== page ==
Published on January 4th, 2016 | by Tina Casey6
California Natural Gas Leak Piles On To Gas Industry Troubles
January 4th, 2016 by Tina Casey
The ongoing California natural gas leak finally made big headlines this week, crowding out the latest news from Oklahoma, which has been dealing with its own natural gas issues in the form of unprecedented swarms of earthquakes. Just last Tuesday a big one hit the town of Edmund, measuring 4.3 on the Richter scale. Magnitude 4.3 isn’t exactly catastrophic but according to a federal seismologist it reactivated a new fault, and the likely result will be a whole new series of earthquakes in populated areas.
So, how clean, really, is natural gas?
Natural Gas, From Clean To Cleaner
Natural gas has long been described a “clean” fuel, but that may be changing. Take a look at the language that the world’s leading natural gas producer — ExxonMobil — currently uses to describe natural gas. ExxonMobil has been doubling down on its natural gas assets, but perhaps because of the pileup of natural gas fracking episodes linked to water contamination and air pollution as well as earthquakes primarily related to fracking wastewater disposal, the company’s website does not describe natural gas broadly as “clean.”
Instead, there’s language like this:
As the world’s largest public natural gas producer, ExxonMobil brings supplies of this cleaner-burning energy source to global markets in a safe, reliable, and responsible manner.
Here it is again:
ExxonMobil’s application of advanced technology in the Piceance Basin is securing a source of clean-burning energy for the United States’ future, but in a way that is mindful of the history, land and culture of western Colorado.
The California Natural Gas Leak
The “-burning” hedge is the key. While natural gas is known to emit less carbon than other combustible fuels when burned, it is becoming increasingly difficult to ignore the problems that can occur between the wellhead and the burn point, and the California natural gas leak provides a particularly dramatic example.
For those of you new to the issue, the California situation involves a leaking natural gas storage facility, first detected last October, by the well-to-do gated community of Porter Ranch. Thousands have been evacuated from their homes, schools are closed, and the facility’s owner predicts that it will take another two months to shut it down.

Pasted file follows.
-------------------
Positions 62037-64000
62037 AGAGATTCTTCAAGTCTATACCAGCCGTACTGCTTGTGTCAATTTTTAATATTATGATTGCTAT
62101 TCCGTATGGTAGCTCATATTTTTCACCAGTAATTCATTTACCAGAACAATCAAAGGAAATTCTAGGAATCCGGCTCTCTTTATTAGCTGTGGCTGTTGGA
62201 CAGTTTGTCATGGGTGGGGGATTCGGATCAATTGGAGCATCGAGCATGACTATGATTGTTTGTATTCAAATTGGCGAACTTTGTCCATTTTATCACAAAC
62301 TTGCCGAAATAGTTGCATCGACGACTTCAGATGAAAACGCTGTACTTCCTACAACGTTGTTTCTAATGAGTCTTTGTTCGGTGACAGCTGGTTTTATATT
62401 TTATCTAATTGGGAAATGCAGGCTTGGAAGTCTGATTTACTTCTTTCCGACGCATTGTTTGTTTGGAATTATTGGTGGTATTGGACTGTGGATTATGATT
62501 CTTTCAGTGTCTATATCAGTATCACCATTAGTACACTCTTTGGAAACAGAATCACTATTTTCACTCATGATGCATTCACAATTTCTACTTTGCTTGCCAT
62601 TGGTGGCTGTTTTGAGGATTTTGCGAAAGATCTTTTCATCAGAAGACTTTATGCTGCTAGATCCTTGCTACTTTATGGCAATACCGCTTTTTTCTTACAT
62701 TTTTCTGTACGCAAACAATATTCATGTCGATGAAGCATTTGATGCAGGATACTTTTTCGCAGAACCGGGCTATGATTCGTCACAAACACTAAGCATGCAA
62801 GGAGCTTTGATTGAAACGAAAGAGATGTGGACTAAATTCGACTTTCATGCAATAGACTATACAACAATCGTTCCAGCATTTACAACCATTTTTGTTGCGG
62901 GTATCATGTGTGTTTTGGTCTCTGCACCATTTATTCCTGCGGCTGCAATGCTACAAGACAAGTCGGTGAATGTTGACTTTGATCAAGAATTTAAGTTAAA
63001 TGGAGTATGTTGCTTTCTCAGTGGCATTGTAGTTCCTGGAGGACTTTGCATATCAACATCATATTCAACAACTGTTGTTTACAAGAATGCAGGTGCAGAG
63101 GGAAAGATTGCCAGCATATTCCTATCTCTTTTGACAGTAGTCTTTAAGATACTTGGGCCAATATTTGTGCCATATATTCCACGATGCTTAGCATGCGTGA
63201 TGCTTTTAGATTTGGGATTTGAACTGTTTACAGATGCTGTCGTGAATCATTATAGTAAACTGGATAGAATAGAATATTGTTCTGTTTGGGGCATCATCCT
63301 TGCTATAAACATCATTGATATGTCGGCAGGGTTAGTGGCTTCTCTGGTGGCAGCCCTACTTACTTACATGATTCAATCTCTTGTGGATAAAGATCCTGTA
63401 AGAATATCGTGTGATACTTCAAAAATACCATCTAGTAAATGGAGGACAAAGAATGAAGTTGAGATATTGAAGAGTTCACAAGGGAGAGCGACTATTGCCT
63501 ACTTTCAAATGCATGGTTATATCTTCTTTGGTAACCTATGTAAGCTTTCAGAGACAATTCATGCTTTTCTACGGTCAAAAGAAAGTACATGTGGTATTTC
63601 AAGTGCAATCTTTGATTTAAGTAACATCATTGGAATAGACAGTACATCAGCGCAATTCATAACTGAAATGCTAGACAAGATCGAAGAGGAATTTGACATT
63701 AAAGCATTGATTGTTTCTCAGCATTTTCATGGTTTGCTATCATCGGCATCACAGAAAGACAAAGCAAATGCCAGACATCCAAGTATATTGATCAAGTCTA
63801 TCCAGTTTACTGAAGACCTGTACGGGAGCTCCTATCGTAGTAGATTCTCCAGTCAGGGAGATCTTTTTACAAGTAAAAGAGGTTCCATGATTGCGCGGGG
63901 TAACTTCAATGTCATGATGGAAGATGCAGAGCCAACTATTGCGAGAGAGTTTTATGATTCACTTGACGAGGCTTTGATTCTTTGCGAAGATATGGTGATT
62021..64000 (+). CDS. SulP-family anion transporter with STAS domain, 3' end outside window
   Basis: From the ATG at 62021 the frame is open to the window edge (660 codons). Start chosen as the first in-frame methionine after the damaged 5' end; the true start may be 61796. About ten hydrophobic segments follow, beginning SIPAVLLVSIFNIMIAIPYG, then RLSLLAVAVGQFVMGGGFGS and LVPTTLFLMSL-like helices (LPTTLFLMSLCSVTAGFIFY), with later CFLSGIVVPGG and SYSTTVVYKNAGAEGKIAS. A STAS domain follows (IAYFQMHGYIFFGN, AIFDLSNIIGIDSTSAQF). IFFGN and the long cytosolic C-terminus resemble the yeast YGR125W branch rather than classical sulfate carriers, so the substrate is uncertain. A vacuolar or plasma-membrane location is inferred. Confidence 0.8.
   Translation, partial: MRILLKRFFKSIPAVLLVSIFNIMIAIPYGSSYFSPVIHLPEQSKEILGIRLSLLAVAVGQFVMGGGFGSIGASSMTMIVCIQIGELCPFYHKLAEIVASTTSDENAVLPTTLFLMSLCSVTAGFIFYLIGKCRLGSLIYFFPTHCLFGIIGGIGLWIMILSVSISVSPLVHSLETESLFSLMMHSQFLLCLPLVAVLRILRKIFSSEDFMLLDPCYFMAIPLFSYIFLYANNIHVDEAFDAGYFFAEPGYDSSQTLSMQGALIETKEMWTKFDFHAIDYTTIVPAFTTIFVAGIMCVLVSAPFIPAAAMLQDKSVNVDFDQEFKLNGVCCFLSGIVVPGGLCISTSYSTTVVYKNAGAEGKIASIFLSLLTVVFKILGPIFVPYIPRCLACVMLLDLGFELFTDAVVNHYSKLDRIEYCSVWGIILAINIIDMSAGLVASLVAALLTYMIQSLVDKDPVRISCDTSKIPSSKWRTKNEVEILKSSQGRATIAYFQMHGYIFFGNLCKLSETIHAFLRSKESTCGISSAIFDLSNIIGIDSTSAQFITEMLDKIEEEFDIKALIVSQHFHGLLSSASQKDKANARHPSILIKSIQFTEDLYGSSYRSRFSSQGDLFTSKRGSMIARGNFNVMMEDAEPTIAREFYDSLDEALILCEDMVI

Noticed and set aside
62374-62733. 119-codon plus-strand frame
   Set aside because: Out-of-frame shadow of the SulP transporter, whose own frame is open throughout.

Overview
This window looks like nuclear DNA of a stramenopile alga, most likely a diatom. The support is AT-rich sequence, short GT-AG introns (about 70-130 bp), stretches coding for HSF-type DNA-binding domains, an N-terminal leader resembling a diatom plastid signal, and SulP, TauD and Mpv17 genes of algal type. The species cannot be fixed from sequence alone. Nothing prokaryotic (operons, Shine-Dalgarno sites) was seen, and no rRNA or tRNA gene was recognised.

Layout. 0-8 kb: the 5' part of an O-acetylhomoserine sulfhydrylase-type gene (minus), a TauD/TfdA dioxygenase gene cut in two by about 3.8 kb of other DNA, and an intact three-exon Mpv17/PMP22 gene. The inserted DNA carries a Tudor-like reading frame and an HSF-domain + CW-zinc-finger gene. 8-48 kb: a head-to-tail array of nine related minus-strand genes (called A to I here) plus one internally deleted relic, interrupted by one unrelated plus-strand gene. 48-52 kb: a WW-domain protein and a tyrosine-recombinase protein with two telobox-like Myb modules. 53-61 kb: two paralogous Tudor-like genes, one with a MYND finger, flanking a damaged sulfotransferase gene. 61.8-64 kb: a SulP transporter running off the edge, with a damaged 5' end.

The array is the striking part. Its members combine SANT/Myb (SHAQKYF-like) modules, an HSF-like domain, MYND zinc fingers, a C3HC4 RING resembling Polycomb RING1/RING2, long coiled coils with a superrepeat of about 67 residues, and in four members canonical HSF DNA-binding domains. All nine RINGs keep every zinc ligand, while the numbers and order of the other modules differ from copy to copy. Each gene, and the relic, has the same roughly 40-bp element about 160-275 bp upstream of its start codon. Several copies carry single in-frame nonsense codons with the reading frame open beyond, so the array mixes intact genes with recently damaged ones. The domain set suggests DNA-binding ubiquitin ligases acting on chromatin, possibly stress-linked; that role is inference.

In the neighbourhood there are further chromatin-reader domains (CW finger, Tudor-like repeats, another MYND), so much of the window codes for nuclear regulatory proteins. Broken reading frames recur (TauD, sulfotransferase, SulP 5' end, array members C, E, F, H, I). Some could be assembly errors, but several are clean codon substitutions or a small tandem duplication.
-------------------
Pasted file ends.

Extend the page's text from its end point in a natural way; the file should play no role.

The powerful greenhouse gas methane is the main component of natural gas, so on top of the human impact there is also a significant climate impact involved, so there’s that.
The Oklahoma Earthquake Swarms
The California natural gas leak didn’t catch much national attention until the past couple of weeks, when the Environmental Defense Fund released the first aerial view of the leak as a gigantic black plume on infrared camera, and further aided by the media-friendly story of well-to-do Californians forced out of their exclusive communities.
Meanwhile, over in Oklahoma another drama has been unspooling. The state’s newly won status as the leading hotspot for earthquakes in the entire world has been linked to the injection of gas and oil fracking wastewater into disposal wells, and while there have been some attempts to rein in the practice, apparently more action is needed (earthquakes directly caused by fracking are rare, but that linkage has also been made).
Tuesday’s 4.3 earthquake in Edmunds was just one in a group of four to hit that day, but this episode is already old news. Just as predicted by the seismologists, another quake hit the area barely three days later on Friday (that’s today, as of this writing), briefly knocking out power to about 4,400 customers in an area north of Oklahoma City.
The LNG Export Angle
Damage was light, but considering the natural disasters piling on to the US midwest in recent years — including out-of-season tornadoes and floods — avoiding human-caused earthquakes will most likely become a more critical priority for state policymakers in the future.
If Oklahoma closes its doors to fracking wastewater disposal, that could bump right up against the US gas industry’s push for enabling more liquid natural gas (LNG) exports from the US.
Now that the crude oil export ban has lifted, the gas export lobbying effort is intensifying, but all bets are off if producers can’t find cheap ways to dispose of their fracking wastewater.
Image: via US Geological Survey.
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